Sounding like something from an Ian Fleming novel, the Spektor 6 is the Danish company’s most affordable floorstander. Despite this, few of the company’s design flourishes seem to have been omitted on what sounds like a speaker that’s more expensive than its sticker price. Read our DALI Spektor 6 Review.
TYPE 2-way floorstanding loudspeaker
DIMENSIONS (WxHxD) 195 x 972 x 313mm
• 25mm woven fabric dome tweeter
• 2x 165mm wood fibre mid/ bass drivers
• Quoted sensitivity: 88.5dB/1W/1m (6ohm)
DISTRIBUTOR DALI UK Ltd.
It has a pair of 165mm mid/bass drivers and a 25 mm tweeter, the former using paper cones reinforced with wood fibre, said to minimise resonance. The tweeter is a woven fabric soft-dome design claimed to weigh half the average of its market rivals, at 0.056mg/mm2; this should bring faster transients and higher efficiency. The drivers are carefully matched so the crossover doesn’t need to be as complex as it would otherwise be, the maker explains.
A fairly easy-to-drive design with a quoted sensitivity of 88.5dB, DALI puts its nominal impedance at 6ohm, which is a little lower than some here. Frequency response is quoted at 43Hz – 26kHz (+/-3 dB). The bass reflex loaded cabinet is reasonably well made and finished, although not the sleekest looking here; a choice of three vinyl wrap finishes are offered – black ash, walnut and white.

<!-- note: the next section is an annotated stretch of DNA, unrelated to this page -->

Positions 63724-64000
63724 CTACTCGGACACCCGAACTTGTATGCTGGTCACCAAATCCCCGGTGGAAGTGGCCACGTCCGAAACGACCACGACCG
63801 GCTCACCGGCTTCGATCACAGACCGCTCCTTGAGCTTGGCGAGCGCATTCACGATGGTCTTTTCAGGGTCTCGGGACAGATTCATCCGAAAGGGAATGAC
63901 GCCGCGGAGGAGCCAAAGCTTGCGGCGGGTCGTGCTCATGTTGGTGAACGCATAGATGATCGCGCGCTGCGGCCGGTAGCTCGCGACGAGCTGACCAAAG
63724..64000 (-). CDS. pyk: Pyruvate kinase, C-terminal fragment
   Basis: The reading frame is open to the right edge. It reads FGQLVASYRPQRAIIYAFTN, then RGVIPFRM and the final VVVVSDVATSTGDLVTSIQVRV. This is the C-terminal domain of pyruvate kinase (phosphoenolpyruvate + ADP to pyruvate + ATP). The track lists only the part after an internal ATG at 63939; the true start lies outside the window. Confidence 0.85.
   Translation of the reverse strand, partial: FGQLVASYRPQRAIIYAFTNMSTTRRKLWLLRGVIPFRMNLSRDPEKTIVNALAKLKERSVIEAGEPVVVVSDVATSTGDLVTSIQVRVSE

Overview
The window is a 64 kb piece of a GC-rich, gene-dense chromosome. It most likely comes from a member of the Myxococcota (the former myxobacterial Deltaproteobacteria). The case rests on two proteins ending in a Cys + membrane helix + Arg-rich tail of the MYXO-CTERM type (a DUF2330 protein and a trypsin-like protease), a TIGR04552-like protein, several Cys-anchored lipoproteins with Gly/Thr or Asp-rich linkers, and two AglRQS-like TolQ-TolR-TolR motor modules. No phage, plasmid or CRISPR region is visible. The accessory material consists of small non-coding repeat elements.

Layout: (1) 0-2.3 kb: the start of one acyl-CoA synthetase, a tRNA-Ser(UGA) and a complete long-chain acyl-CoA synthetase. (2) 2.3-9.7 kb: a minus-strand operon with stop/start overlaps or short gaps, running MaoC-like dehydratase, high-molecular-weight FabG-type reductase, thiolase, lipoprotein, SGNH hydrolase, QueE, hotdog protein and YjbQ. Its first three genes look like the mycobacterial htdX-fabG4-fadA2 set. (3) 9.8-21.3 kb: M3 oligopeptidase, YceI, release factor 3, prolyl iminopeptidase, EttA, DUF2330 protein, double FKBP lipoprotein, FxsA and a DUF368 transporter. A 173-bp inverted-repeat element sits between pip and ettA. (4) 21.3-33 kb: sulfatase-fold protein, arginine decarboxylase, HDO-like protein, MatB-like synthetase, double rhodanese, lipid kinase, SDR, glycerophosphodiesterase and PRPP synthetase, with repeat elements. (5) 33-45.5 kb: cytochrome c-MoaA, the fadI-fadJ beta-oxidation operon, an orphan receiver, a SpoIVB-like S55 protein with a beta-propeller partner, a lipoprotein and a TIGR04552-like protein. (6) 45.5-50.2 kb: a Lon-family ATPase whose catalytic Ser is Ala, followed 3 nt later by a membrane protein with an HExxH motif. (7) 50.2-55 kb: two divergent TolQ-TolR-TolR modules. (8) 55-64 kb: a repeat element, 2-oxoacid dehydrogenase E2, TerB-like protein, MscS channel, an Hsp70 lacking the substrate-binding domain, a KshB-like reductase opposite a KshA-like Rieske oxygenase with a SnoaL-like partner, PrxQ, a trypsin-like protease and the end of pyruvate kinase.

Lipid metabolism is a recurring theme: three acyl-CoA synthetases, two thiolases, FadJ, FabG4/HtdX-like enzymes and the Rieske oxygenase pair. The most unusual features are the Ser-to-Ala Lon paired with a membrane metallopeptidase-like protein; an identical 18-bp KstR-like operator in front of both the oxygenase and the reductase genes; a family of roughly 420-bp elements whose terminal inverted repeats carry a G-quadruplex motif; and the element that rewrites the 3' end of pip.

DALI Spektor 6 Sound quality
The Spektor 6 combines finesse with musicality – an almost perfect mix of talents at this price. Listening to Propaganda’s p:Machinery is fascinating as it unearths a whole extra layer of detail without losing any of the music’s rhythmic impetus. I enjoy hearing singer Claudia Brucken alternating between single and double-tracked vocals in different parts of the song, something that rivals struggle to do. I can also hear the drum machine hi-hat cymbal work much better and place it in the stereo soundstage more accurately. There is a shimmer to the keyboards; where they’ve previously sounded dry, they now have ringing harmonics.
The snare drum and rim shots on Manix’s Living In The Past sound tight and fast, while bass is taut and bouncy. There’s a really energetic drive to the mix, and when the sub-bass kicks in I can hear its every note stretching down seriously low. It is more tuneful than most rivals yet self contained, never bleeding over into the midband.
The DALI has an insatiable appetite for rhythm, which makes Vaughan Williams’ A London Symphony sound much more brooding and intense. At the same time, I really like its natural and agreeable tonality.
It’s not totally blameless, however; there’s a slight upper-mid hardness on female vocals and low bass can set off the cabinet. Overall, though, the Spektor 6 proves a very nice surprise, setting a very high bar at its price.
A seriously capable budget box
- Musicality power
- It’s no oil painting to look at
dali spektor 6 price
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